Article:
I hope this message finds you well, present circumstances excluded. This is an interesting case for a number of reasons. The most obvious issue that comes to mind is that you essentially have two different contracts at the outset (contract for the equipment and an insurance contract for the equipment). You have been removed from the equipment contract and no one can refute that simply fact.
As I understand it, even though you no longer have an equity interest in the equipment whatsoever, they are attempting to still enforce your original liability on the insurance.
Since you have no equity interests in the equipment, it is counter intuitive for the opposing party to claim you cannot cancel your insurance agreement over said equipment. Moreover, they should not be able to use your signature on the insurance agreement as a binding act of law relative to the equipment.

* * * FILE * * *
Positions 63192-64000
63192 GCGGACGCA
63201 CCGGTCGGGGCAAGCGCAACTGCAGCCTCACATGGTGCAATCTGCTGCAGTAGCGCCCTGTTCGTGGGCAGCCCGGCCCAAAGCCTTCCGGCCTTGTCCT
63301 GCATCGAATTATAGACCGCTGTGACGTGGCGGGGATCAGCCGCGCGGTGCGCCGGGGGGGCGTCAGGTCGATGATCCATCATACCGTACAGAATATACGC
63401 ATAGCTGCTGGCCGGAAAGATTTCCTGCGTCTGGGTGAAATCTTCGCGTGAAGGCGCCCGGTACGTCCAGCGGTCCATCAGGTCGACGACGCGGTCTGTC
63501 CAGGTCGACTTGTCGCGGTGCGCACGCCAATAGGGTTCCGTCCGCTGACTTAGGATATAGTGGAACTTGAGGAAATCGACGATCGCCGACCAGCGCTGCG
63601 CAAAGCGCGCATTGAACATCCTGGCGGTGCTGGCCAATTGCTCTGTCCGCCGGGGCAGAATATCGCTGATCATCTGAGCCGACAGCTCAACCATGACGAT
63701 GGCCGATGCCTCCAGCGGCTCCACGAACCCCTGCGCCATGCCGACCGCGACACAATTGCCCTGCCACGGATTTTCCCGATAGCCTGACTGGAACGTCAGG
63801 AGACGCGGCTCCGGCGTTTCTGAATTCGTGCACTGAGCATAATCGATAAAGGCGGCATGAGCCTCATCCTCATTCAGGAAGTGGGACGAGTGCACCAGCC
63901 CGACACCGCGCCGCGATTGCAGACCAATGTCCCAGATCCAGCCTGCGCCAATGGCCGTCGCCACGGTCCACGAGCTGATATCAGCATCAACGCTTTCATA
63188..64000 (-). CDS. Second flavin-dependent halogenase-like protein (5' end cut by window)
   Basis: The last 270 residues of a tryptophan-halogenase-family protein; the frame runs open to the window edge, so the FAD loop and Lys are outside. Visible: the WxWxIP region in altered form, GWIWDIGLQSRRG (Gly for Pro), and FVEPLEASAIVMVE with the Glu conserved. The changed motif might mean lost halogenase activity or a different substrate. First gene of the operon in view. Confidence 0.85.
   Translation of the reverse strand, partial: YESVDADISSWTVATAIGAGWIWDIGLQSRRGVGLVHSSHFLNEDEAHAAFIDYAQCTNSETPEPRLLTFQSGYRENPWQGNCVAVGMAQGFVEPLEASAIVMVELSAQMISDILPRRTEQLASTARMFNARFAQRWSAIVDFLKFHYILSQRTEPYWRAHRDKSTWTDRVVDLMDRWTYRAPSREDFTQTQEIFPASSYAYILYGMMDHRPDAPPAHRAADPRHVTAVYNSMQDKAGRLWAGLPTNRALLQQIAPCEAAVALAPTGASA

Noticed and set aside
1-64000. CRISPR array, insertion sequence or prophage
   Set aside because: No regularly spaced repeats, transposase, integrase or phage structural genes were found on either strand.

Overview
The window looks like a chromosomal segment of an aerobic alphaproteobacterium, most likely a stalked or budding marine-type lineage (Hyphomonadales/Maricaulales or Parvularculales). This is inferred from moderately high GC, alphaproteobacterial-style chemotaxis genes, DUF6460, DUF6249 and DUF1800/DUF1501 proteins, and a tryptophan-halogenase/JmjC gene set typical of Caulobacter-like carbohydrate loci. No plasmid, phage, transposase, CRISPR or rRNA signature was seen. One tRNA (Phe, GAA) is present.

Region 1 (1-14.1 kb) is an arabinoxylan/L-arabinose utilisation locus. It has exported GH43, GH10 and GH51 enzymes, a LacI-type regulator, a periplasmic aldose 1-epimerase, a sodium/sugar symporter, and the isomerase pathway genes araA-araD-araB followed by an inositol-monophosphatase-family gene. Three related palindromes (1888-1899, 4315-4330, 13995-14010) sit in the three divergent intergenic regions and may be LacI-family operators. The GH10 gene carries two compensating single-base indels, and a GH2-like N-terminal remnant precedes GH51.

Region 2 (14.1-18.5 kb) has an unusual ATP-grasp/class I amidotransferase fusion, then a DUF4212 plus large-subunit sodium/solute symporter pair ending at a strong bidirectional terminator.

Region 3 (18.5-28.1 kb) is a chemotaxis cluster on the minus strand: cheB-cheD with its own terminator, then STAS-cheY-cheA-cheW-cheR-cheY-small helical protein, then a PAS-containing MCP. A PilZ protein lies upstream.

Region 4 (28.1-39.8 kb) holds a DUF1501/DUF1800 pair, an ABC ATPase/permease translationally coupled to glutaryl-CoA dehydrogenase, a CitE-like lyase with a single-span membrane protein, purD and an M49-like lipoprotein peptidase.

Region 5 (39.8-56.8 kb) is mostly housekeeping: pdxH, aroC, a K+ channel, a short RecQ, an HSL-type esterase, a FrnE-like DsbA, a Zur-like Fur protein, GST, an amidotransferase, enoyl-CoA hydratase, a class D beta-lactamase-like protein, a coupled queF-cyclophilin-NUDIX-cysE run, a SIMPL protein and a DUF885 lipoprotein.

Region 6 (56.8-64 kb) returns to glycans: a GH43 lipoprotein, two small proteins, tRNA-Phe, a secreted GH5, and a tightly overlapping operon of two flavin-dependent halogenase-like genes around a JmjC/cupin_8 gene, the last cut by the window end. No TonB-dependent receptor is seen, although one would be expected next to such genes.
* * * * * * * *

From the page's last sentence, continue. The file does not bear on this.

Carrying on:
If there is a penalty provision in the insurance agreement for early withdrawal, you may be contractually bound to pay that penalty, in whole or in part (may be able to prorate). However, you are not legally bound to stay in the contract and insurance property to which you have no legal obligation. As such, your partner in assuming payments for the equipment must necessarily assume the insurance coverage as well.
In short, barring a penalty provision in the insurance contract to which you may owe a fine for early withdrawal, you have no legal responsibility in this situation based on the information that you have shared with me.
Let me know if you have any additional questions or comments.
Best wishes moving forward!